The impeachment of Dilma Rousseff, now former president of Brazil, yesterday by the Brazilian Senate has predictably sent shockwaves throughout Latin America. But the way each country reacted to the predictable, yet still shocking, news exemplified just how Michel Temer, Brazil’s new president, will be leading the biggest country in a region that is marked by political tension.
After the vote, President Mauricio Macri’s administration issued a statement in which it stated that Argentina “respects the institutional process” that led to Rousseff’s impeachment and the Foreign Ministry “reaffirm[ed] its willingness to continue down the road of a real and effective integration within the framework of an absolute respect for human rights, democratic institutions and international law.”
In addition, the Foreign Ministry also said it “renew[ed] its desire to continue working with the Brazilian government to resolve issues of mutual interest in the bilateral agendas […] as well as the strengthening of Mercosur.”
This reaction was a) very prompt, as had been the government’s reaction to her suspension in May and b) in line with its strategy of trying to stay neutral in the impeachment proceedings.
Argentina is part of a minority in the region to recognize the new Brazilian administration, as several governments across Latin America are criticizing what they call an “institutional coup” and supporting Rousseff.
“This coup d’état isn’t just against Dilma. It is against Latin America and the Caribbean. It is against us. This is an attack against the popular, progressive, leftist movement,” said Venezuelan President Nicolás Maduro in a speech.
Since the arrival of Macri as president of Argentina, there has been a perceived move to the right end of the political scale in regional politics, putting an end to the alliance of left-wing governments (Venezuela, Bolivia, Ecuador and to a lesser extent, Brazil and Argentina) that were usually anti-neoliberal and anti-imperialist.
As such, new diplomatic alliances and fronts are being outlined and Rousseff’s ouster has brought them to the forefront: Ecuador, Bolivia, Venezuela and Nicaragua voiced their criticism of the “coup” at the Organization of American States (OAS) yesterday:
“Although this Council is pretending that nothing is going on, there has been a parliamentary coup in the biggest country in South America,” said Bolivian ambassador Diego Pary.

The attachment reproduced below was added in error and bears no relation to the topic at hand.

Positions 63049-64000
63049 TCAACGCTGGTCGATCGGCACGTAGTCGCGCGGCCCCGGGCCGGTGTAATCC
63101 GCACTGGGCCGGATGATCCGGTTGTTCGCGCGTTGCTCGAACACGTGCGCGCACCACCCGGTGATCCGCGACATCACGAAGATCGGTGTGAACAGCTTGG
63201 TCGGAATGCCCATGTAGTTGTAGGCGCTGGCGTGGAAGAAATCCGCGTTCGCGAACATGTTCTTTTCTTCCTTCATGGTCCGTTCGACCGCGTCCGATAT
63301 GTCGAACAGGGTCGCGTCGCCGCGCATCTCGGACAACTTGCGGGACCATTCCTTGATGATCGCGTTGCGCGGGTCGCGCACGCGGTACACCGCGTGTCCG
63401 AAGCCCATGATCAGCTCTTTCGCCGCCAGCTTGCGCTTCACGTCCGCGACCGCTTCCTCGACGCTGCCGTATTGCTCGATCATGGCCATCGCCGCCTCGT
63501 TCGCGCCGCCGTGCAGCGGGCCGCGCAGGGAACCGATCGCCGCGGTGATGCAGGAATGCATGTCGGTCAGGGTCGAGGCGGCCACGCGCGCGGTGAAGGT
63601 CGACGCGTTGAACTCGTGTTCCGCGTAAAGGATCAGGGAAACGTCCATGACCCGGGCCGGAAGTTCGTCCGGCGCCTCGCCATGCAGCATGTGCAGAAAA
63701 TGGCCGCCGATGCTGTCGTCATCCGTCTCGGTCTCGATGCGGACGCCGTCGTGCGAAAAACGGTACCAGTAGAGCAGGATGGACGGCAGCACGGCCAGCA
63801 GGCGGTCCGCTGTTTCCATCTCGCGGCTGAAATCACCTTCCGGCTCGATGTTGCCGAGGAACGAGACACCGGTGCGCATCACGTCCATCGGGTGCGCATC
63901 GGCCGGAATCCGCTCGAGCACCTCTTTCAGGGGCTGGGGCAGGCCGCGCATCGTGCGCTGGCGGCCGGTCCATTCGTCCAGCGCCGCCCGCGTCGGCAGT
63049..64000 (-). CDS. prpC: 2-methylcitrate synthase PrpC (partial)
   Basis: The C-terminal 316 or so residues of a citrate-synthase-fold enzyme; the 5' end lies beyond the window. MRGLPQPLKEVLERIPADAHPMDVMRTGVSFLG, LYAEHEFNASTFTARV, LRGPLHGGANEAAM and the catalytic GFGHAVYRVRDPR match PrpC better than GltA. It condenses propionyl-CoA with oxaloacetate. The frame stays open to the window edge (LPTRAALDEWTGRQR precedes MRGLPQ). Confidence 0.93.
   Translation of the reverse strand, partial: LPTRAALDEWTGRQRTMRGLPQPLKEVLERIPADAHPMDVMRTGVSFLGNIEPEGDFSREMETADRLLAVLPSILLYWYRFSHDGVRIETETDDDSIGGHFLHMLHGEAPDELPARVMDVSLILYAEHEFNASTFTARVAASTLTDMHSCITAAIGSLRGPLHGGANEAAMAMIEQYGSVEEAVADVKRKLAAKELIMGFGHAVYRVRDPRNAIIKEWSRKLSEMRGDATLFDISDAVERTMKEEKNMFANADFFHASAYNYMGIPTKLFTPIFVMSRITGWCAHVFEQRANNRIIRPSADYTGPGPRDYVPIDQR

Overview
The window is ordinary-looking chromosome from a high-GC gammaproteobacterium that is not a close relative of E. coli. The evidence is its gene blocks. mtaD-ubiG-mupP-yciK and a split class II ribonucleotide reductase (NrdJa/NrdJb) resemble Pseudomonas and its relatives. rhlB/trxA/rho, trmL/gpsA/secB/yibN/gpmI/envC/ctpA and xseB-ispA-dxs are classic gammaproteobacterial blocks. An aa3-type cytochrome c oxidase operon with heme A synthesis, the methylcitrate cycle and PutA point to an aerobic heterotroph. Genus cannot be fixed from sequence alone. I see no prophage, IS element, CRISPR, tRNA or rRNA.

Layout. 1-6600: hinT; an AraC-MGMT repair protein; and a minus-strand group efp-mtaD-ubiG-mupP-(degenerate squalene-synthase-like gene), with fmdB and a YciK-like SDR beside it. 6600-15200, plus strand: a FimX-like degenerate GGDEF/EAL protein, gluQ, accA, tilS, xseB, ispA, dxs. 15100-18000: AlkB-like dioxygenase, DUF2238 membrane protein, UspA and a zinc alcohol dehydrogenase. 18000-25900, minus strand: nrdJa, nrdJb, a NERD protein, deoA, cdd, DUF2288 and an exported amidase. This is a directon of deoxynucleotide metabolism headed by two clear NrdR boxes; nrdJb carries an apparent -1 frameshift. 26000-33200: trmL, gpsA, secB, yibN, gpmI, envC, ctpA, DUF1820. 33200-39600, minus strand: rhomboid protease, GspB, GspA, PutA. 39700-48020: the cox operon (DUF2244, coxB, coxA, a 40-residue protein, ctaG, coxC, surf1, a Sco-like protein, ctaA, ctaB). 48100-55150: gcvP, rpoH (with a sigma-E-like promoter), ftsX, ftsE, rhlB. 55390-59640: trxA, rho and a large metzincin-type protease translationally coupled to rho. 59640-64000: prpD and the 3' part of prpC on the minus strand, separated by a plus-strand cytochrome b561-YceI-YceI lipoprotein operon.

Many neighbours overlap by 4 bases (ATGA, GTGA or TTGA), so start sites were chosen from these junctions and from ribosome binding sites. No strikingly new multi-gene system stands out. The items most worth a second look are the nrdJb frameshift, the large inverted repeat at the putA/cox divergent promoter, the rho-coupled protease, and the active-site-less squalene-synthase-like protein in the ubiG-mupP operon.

The governments of Ecuador and Bolivia have recalled their ambassadors in protest and Brazil has done the same.
Meanwhile, both Chile and Paraguay have accompanied Argentina in recognizing Brazil’s new government: for Paraguay, “the decision was made through Brazil’s democratic institutions” while Chile posits that it “trusts that Brazil will solve it’s problems [democratically].” Brazil’s new role in regional politics has yet to be defined, although Temer’s more conservative outlook would — on paper, at least — align more closely with those of Argentina, Chile and Paraguay.
Uruguay, for its part, has been conspicuously silent on the issue. When asked about Rousseff’s ouster, Foreign Minister Rodolfo Nin Novoa answered: “What do you want me to say?”
In any case, the multiple crises across Latin American states has meant that regional diplomatic relations weren’t at their best, anyway. A Mercosur Summit was cancelled in July due to the ongoing impeachment process and Venezuela’s ongoing sociopolitical crisis has in turn caused tensions to rise across the region. Uruguay was up against Argentina, Brazil and Paraguay regarding Venezuela taking the Mercosur’s rotating presidency, which the other countries considered it was unfit to do.
“The Venezuelan government has no moral standing to talk about democracy, since they don’t have a democratic regime,” said Brazilian Foreign Minister Jose Serra, defending the legality of Rousseff’s impeachment when faced with Maduro’s criticism.
Mercosur is a regional trade bloc established in 1991 comprising member states Argentina, Brazil, Bolivia, Paraguay, Uruguay and Venezuela. It focuses mainly on developing economic measures aimed at promoting free trade and market union.